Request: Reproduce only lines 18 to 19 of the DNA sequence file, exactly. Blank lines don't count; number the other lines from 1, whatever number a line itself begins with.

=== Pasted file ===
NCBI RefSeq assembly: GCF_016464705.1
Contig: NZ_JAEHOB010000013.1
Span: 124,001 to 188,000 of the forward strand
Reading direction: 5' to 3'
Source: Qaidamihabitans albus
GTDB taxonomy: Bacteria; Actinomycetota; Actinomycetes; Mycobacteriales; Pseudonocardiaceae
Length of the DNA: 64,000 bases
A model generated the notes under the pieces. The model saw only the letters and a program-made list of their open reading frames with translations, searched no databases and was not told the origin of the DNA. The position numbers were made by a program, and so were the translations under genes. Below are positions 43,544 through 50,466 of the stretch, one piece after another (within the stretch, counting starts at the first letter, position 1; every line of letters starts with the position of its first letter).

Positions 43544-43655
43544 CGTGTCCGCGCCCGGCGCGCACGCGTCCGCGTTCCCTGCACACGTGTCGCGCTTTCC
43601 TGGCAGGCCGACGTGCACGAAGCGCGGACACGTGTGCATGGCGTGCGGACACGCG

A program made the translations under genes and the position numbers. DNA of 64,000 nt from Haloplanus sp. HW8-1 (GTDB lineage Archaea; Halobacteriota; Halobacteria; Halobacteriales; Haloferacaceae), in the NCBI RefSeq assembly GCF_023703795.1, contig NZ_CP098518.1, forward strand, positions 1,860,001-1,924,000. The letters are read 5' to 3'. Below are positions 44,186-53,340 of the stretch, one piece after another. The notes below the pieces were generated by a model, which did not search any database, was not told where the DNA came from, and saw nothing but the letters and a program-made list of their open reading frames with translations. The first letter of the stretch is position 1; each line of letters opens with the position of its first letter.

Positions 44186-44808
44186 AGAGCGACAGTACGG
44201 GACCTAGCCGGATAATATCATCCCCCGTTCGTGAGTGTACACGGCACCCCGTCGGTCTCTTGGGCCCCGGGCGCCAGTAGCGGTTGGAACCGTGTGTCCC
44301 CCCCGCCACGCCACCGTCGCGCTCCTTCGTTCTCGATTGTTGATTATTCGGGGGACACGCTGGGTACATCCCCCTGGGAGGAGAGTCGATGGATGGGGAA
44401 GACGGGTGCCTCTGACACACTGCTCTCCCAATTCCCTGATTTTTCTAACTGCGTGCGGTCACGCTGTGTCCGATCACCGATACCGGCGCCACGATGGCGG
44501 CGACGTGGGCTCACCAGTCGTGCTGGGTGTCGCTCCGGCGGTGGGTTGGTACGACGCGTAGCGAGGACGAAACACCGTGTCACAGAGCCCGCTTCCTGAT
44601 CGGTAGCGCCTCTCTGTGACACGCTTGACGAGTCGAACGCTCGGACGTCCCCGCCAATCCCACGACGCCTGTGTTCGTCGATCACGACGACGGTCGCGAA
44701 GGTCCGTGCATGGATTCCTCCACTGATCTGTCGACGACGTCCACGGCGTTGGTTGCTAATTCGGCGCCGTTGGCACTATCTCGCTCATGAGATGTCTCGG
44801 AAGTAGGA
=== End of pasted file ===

44501 CGACGTGGGCTCACCAGTCGTGCTGGGTGTCGCTCCGGCGGTGGGTTGGTACGACGCGTAGCGAGGACGAAACACCGTGTCACAGAGCCCGCTTCCTGAT
44601 CGGTAGCGCCTCTCTGTGACACGCTTGACGAGTCGAACGCTCGGACGTCCCCGCCAATCCCACGACGCCTGTGTTCGTCGATCACGACGACGGTCGCGAA